His drunken advances to every available or even unavailable female doesn't do anything for his popularity with the ladies And his insistence on misunderstanding direction hasn't won him any points with the conductor. So, it's no surprise that few tears are shed when Shorthouse is found swinging at the end of a hangman's noose in his dressing room late one night. The trouble is that while there are plenty people with motive, there just doesn't seem to be any way that someone could have murdered him.
The police are prepared to accept a case of suicide. But a stubborn coroner's jury will have it as murder. And then there are attacks on the wife of one of the other singers. A second member of the cast will die and a third will be attacked before Fen will reveal how a man can be murdered by hanging with no one else in the room--and how revenge can extend beyond the grave.
This is great fun and Crispin's writing is a delight. Very reminiscent of Dorothy L. Sayers--which probably explains why I like it so much. Four stars.
Please request permission to repost any portion. View 2 comments. The first three were hit and miss. I liked two and one I wasn't all that thrilled with. It may be that I'm getting used to Crispin's style of story - telling but for whatever reason, this was the Fen mystery I've enjoyed the most. The story focuses on an opera company who have just moved up to Oxford to practice and then perform Wagner's Meistersinger. One member, Adam Langley, has recently married, a budding author, Elizabeth, who specializes in crime stories.
Edwin Shorthouse, the lead singer and a feared member of the group, has made passes at Elizabeth and hates Adam because of the marriage. Elizabeth, as part of a series of articles she wants to write about famous detectives, wishes to interview the famous Gervase Fen, who is now a professor at Oxford. While the troupe practices, one of the members I won't say who is found dead, a purported suicide.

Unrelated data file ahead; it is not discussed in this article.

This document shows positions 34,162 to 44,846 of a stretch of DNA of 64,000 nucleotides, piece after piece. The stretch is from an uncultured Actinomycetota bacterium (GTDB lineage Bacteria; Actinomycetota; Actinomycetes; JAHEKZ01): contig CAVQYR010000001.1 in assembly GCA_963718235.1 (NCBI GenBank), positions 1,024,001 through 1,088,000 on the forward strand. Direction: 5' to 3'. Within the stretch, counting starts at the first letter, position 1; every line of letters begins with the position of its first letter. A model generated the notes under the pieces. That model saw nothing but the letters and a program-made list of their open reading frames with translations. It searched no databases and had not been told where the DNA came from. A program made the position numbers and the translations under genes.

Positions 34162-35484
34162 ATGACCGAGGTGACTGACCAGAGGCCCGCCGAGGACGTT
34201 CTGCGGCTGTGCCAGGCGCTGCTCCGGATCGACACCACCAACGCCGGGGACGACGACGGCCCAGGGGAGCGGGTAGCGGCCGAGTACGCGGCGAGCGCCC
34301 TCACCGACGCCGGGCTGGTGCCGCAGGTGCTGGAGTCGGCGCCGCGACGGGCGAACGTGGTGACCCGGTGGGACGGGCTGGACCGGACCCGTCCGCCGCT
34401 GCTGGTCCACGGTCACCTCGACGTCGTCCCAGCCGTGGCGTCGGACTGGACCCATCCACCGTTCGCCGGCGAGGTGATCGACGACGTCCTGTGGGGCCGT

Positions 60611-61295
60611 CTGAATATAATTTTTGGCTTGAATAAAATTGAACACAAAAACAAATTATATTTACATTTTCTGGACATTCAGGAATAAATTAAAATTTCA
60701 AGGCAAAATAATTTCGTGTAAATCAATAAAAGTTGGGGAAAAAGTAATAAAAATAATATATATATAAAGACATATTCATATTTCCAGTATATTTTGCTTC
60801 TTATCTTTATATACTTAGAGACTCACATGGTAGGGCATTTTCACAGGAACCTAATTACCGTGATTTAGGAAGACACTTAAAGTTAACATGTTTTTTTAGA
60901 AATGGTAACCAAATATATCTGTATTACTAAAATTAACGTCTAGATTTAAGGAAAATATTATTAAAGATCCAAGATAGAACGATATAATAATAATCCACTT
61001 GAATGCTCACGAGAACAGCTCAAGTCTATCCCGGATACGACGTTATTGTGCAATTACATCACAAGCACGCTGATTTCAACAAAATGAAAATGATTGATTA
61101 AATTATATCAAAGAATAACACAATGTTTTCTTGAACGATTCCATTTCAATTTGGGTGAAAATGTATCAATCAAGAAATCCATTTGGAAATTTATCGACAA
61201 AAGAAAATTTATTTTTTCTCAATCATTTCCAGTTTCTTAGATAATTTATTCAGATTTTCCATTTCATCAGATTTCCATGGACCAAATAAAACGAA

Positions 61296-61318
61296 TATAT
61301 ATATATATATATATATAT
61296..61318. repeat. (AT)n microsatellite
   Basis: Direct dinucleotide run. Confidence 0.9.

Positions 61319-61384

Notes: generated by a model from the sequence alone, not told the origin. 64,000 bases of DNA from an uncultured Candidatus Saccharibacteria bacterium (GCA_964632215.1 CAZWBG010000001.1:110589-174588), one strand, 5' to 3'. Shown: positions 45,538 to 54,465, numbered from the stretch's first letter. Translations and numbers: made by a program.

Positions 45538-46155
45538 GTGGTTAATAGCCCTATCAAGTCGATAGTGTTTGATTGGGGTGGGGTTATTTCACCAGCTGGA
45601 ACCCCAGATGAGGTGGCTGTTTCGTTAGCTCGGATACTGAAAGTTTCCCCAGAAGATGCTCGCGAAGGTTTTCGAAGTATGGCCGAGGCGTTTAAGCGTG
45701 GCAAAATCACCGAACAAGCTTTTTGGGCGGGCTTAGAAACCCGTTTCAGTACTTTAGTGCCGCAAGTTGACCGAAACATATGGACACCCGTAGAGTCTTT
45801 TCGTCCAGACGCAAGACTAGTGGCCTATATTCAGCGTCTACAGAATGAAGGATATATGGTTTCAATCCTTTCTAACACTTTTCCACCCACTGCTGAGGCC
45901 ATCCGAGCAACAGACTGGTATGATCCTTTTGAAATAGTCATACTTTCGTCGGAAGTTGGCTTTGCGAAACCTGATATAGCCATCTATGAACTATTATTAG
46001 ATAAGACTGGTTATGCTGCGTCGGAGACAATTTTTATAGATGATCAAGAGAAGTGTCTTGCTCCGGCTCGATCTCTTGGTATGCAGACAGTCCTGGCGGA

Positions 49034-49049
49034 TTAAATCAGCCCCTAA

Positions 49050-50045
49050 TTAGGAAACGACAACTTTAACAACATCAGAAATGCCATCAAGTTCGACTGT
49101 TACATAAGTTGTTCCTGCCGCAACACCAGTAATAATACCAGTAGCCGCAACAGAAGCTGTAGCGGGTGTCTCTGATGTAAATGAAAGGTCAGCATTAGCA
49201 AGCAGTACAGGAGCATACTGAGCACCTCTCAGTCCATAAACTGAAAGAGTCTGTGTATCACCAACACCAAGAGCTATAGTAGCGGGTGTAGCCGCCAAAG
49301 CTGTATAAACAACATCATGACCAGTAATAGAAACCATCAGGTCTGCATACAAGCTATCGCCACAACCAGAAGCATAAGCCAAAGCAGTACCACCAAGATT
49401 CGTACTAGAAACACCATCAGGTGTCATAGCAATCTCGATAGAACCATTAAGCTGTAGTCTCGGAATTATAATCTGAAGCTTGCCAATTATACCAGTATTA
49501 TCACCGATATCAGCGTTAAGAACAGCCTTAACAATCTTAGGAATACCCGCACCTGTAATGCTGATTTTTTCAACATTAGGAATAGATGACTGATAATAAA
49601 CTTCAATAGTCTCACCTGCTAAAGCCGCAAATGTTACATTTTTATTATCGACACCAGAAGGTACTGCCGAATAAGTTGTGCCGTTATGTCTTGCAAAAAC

This brings Gervase Fen into the picture. The story revolves around his investigation, ably assisted by Adam. It's an interesting mystery, peopled with lovely characters. Shorthouse is an excellent villain, a misogynist, a drunk, but an excellent singer, the focus of the opera He is a source of tension throughout the story. I'm not an opera buff but the snippets involving the rehearsal and the characters made the story more interesting.
It's a quick, entertaining, enjoyable mystery. I will read the other books in this series. Well done, Mr. Crispin 4 stars View 1 comment. Jun 28, Jon rated it really liked it. Written in , this book describes the first production, in England after the war, of Die Meistersinger banned during the war because the Nazis loved Wagner and several murders that occur during rehearsals. It is a near-perfect example of the old-fashioned English murder mystery at its best. A locked room murder, an eccentric Oxford don as the sleuth, admirably witty, romantic, or waspish suspects.
I especially loved it because, even though I caught one of the most important clues early on, Written in , this book describes the first production, in England after the war, of Die Meistersinger banned during the war because the Nazis loved Wagner and several murders that occur during rehearsals. I especially loved it because, even though I caught one of the most important clues early on, I never figured out what to make of it, and then Crispin wound up fooling me not once, but twice in the denouement. A bravura performance. This particular edition, however, from Felony and Mayhem Press, is so full of misprints that it borders on the unreadable.